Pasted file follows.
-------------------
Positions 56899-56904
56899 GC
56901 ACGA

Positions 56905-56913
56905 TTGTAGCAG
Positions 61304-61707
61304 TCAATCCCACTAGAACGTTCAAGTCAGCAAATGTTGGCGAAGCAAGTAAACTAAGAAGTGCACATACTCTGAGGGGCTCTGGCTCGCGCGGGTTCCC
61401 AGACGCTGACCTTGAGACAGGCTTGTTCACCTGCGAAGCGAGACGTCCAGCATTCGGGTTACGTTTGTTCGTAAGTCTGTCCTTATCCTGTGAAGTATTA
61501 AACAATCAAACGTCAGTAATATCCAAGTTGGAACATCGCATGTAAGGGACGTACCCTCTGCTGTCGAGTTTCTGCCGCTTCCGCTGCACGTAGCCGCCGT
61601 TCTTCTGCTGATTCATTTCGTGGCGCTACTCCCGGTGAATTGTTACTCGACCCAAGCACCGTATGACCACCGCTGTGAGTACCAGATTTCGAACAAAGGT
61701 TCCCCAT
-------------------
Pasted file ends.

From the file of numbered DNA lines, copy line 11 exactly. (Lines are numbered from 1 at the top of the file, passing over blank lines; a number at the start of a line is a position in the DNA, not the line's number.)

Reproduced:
61701 TCCCCAT